If you want my opinion, it's this: forget about SWR during retirement; it's a rough planning tool to help answer: how much do I approximately need to retire. If you want a stable income stream, just go and buy one. For lifelong income, SPIAs do exist and can be bought, including inflation-indexed ones. For time-limited income, one can easily build a non-rolling CD ladder. Of course, a stable income stream is more expensive than a fluctuating one. With some flexibility, one can afford to complement a base stable income with fluctuating income. A balanced portfolio along with VPW can provide such a complementary income while keeping fluctuations at a manageable level.



The forum should implement a bot that automatically inserts the above in the signature line of any post where the term "SWR" is found!

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Re: Variable Percentage Withdrawal (VPW)

Postby gilgamesh » Sun Jun 18, 2017 8:44 am

Longinvest

Thank you for the detailed reply. My plan is almost identical to yours except the pension part. I just didn't know what method of withdrawal I would implement for my side portfolio. My non-rolling TIPS ladder does account for my desire to have more for the first ten years of retirement.

I was hoping there might be a way to have the side portfolio skew towards having more for the first ten years as well. Thank you for letting me know it's not possible. VPW will be ideal as it based on the past average performance of the market, then corrected annually to my remaining balance (accounts for previous years market performance ) and past history (The future percentage withdrawal). I like that. I was looking for a withdrawal method based on average market performance. VPW does that. I wish there is a way to reduce its sensitivity to previous years market correction/crash (even if it was just the year to quickly rebound,...I know, VPW corrects it immediately after recovery) and smooth it out based on average performance within certain constraints (limits placed in terms of time &/or magnitude), but that of course is not viable (otherwise it would have been done) - it is mostly unnecessary with a floor. This side portfolio of mine only accounts for 20-25% of my desired income, and minor tweaking of that won't matter much in my situation for sure.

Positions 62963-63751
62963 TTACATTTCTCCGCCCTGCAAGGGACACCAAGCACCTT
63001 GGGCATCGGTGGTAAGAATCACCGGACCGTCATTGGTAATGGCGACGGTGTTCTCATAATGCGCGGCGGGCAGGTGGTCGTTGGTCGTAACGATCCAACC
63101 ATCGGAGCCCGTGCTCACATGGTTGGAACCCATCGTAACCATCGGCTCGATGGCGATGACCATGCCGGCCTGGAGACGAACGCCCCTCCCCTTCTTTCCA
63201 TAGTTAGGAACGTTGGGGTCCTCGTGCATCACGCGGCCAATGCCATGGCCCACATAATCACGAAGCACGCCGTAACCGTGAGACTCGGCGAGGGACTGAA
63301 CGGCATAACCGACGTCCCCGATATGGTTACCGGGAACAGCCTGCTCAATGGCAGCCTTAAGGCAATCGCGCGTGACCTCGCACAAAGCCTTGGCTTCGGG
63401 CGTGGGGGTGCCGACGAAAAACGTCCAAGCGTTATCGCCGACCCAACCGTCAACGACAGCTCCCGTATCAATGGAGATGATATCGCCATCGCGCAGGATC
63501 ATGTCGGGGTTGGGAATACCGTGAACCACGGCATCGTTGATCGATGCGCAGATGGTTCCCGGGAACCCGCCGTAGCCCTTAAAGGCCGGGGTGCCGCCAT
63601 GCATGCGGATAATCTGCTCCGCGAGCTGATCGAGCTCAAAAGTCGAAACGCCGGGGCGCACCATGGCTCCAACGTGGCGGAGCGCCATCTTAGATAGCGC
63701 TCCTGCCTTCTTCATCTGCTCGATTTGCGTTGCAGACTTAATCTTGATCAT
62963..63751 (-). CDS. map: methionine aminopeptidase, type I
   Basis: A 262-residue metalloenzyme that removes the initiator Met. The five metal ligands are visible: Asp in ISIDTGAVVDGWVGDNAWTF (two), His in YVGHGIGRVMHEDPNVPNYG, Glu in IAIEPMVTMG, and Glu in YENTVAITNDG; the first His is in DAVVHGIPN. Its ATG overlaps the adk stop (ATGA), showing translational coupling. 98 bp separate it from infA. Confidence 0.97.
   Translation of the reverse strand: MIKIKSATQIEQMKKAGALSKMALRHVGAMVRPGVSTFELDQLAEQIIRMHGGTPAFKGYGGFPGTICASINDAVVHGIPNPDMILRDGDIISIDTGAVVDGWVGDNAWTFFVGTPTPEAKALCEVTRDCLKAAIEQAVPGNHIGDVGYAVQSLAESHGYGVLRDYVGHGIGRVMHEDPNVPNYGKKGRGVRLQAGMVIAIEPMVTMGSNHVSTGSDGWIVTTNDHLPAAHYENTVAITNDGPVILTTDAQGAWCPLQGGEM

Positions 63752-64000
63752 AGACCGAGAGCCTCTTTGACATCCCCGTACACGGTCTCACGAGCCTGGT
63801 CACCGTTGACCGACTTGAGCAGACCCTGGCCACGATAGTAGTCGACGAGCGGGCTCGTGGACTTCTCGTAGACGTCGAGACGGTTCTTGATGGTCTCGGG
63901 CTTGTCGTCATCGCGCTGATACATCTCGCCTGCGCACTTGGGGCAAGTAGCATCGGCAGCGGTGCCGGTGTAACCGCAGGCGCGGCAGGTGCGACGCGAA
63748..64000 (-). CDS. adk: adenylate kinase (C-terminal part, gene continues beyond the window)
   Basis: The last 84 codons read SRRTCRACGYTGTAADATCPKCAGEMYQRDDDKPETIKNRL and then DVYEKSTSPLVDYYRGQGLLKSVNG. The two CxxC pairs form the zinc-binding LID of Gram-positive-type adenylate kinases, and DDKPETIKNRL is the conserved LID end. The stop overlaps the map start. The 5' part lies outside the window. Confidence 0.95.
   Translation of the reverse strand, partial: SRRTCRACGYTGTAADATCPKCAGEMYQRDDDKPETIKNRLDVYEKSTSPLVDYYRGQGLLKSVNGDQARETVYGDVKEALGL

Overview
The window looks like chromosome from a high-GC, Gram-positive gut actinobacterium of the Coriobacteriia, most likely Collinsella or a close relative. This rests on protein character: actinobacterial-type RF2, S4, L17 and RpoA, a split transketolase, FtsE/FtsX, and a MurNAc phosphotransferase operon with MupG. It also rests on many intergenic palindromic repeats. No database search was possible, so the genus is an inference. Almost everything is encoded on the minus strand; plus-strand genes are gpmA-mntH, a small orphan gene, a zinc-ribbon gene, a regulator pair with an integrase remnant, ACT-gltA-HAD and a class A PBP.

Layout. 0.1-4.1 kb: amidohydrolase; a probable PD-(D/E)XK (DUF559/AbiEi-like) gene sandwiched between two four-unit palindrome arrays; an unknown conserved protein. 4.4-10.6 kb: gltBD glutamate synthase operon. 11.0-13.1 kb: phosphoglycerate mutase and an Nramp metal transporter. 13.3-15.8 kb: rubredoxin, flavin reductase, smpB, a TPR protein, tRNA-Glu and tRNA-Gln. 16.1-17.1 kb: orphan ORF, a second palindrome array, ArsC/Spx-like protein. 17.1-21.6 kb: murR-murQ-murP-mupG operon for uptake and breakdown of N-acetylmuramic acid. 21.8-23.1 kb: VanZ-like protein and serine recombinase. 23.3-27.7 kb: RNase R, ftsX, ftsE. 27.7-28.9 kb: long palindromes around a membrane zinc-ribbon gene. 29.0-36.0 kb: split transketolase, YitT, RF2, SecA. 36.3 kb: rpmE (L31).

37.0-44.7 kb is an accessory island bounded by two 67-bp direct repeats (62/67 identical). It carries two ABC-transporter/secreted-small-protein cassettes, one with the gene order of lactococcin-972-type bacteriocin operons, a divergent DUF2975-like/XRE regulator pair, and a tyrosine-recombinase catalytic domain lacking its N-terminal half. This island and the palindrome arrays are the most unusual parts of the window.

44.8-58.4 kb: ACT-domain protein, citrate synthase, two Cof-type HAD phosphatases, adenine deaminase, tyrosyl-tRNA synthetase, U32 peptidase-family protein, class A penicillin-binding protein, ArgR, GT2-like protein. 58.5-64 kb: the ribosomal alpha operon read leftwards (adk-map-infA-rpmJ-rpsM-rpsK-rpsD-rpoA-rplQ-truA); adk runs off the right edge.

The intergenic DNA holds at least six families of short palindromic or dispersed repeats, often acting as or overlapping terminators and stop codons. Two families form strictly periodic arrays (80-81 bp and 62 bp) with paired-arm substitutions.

I just wanted to clarify there was no way of skewing a withdrawal method to make it top heavy. But, in the process you had validated my overall retirement plan too...cool!, and thanks!

Thank you for developing this VPW, I know it was and still is hard work. IMO your absence will be a great loss to this forum. I'm glad you were available to answer my question, appreciate it very much.

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Re: Variable Percentage Withdrawal (VPW)

Postby AlohaJoe » Sun Jun 18, 2017 9:43 am

gilgamesh wrote:I was hoping there might be a way to have the side portfolio skew towards having more for the first ten years as well. Thank you for letting me know it's not possible.


Of course it is possible. You just introduce some amount of risk. longinvest says it "could easily leave the retiree in an undesirable financial position later on". Everyone agrees that it "could" result in something bad later on. People can and do disagree about the size of that risk.

I wish there is a way to reduce its sensitivity to previous years market correction/crash (even if it was just the year to quickly rebound,...I know, VPW corrects it immediately after recovery) and smooth it out based on average performance within certain constraints (limits placed in terms of time &/or magnitude), but that of course is not viable (otherwise it would have been done)


Of course it can be done. It has been done. Again, it introduces some amount of risk and reasonable people will disagree about what kinds of risk are toleranble in what amounts under what circumstances.

But all of these are topics that have been rehashed ad nauseum -- I doubt parties on either side of the question are interested in talking about it more -- so you're probably better off looking through this thread to see how those previous conversations went.

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Re: Variable Percentage Withdrawal (VPW)